Hello from a hotel room in Santa Clara. I got up at 4 a.m. on Monday morning to fly down from Seattle and meet my new co-workers in person. In the past two days I’ve had dinner with the founder, the CEO made me a cappucino (using the machine in the break room), and everyone has been super nice. And I’m now technically an “executive.” I am…
Director of Developer Advocacy at Webscale Networks
What does that mean? Honestly, I’m figuring it out and I’ll be tapping friends in the Dev Rel space to advise me. It’s a small company and I’m still learning about its business, its products, its tech, and its audience. At Alexa I filled an open slot in an existing Dev Rel team. Here, I’m going to create Dev Rel initiatives and eventually build a team.
I’m working for/with a friend, Sophie Maler, with whom I completed some great projects at Login with Amazon when she was the Senior Marketing Manager and I was the Technical Evangelist.
And she got her opportunity to recruit me because Amazon Recruiting dropped the ball. I waited a while so I can write this without anger or disappointment and try to present the story as factually and as unbiased as possible.
Why I’m not back at Amazon
First let me talk a little “inside baseball” about Amazon’s hiring process. As I’d been gone 10 months when I interviewed, I was technically an external candidate again. With external candidates, the team that interviewed them will meet, read each other’s interview write-ups, and discuss the candidate. In the case of multiple candidates, they may have two candidates they felt would be great hires, but one wins.
The one who doesn’t get hired gets “recycled.” Recruiting is told not to sleep on this person, they’ve been graded as a good addition to Amazon’s ranks. Recruiting tries to find a good alternative role, set up a call with an interested HM, and if that goes well enough, they can be hired without having to go through another round of interviews.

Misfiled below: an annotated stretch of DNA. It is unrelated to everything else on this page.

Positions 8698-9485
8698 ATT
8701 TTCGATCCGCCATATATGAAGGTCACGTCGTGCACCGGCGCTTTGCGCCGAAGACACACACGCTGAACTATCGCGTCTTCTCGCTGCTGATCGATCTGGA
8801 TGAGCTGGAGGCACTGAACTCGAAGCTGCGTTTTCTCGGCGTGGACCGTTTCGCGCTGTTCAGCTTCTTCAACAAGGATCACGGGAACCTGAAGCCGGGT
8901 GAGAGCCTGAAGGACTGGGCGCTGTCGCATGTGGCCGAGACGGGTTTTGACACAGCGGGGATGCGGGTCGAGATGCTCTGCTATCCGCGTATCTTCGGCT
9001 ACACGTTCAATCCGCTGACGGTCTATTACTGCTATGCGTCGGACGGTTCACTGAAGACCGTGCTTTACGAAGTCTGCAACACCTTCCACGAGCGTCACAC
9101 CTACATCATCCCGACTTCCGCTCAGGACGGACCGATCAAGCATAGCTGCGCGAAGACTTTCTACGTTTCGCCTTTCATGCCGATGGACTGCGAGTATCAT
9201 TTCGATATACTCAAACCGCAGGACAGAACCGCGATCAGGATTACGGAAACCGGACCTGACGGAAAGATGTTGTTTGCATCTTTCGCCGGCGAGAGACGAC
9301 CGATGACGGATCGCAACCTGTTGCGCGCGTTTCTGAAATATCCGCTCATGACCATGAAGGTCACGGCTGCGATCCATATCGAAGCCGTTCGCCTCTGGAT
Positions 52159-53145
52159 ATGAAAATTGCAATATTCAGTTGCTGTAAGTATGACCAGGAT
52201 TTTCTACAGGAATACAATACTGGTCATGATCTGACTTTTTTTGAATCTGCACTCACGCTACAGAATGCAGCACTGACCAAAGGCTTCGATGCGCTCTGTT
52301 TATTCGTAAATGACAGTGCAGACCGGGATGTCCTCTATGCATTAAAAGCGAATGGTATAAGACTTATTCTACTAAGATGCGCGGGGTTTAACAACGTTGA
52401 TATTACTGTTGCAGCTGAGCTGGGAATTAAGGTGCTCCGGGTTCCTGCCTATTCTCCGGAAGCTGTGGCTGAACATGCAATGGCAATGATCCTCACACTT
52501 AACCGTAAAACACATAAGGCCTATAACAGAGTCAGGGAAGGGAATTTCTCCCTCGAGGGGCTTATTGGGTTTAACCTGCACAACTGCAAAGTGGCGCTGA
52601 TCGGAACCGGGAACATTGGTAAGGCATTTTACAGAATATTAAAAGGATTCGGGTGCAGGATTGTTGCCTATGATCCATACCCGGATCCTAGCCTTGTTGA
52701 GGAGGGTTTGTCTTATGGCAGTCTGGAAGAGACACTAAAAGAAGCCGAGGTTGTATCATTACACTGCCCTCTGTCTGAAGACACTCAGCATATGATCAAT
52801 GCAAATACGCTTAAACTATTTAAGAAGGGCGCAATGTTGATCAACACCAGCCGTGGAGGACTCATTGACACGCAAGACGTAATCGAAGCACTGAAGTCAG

That’s what happened to me. I interviewed with a UK-based team for an evangelist role they’d opened in the US. That meant working with folks out of England and Poland on all the scheduling and particulars. There were a couple of hiccups, but we recovered, and the Monday after my final interview, the UK recruiting person emailed me to tell me an offer would be made later that week, but it had to be handed off to the U.S.
Fumble #1: not telling me I was being recycled. This caused me to think I got the job I interviewed for. It was very disappointing when I finally found out I didn’t.
Fumble #2: not doing a transparent hand-off. I should have been handed off to an HR/Recruiting person with an introduction. “This is so-and-so and they’ll be taking things from here.”
Over the next few days, the Ukraine invasion happened and I tried to be patient, but no one was following up with me and I had no idea who would or when. When I mailed the UK recruiting person to ask what was going on, all he could tell me was that it was out of his hands and a U.S. person would get in touch.
I waited. During that time Webscale got me interviewed and put a verbal offer on the table with a written one incoming within 24 hours. I’d been told the Amazon offer was coming a week and a half earlier, and then nothing.
Though the UK recruiting person said it was out of his hands, I had no one in the U.S. to contact. I emailed the UK person and the HM from the role I thought I was selected for and told them I needed this offer on the table by the end of Friday or I was going to take another.
It took until nearly the end of Thursday for an Amazon U.S. recruiter to call, finally explain the situation, and promise to find me some other options. If any of the hiring managers she identified bit, she’d schedule a call, and I could potentially have an offer by the end of Friday. She said she’d get back to me that evening or early Friday to set up calls.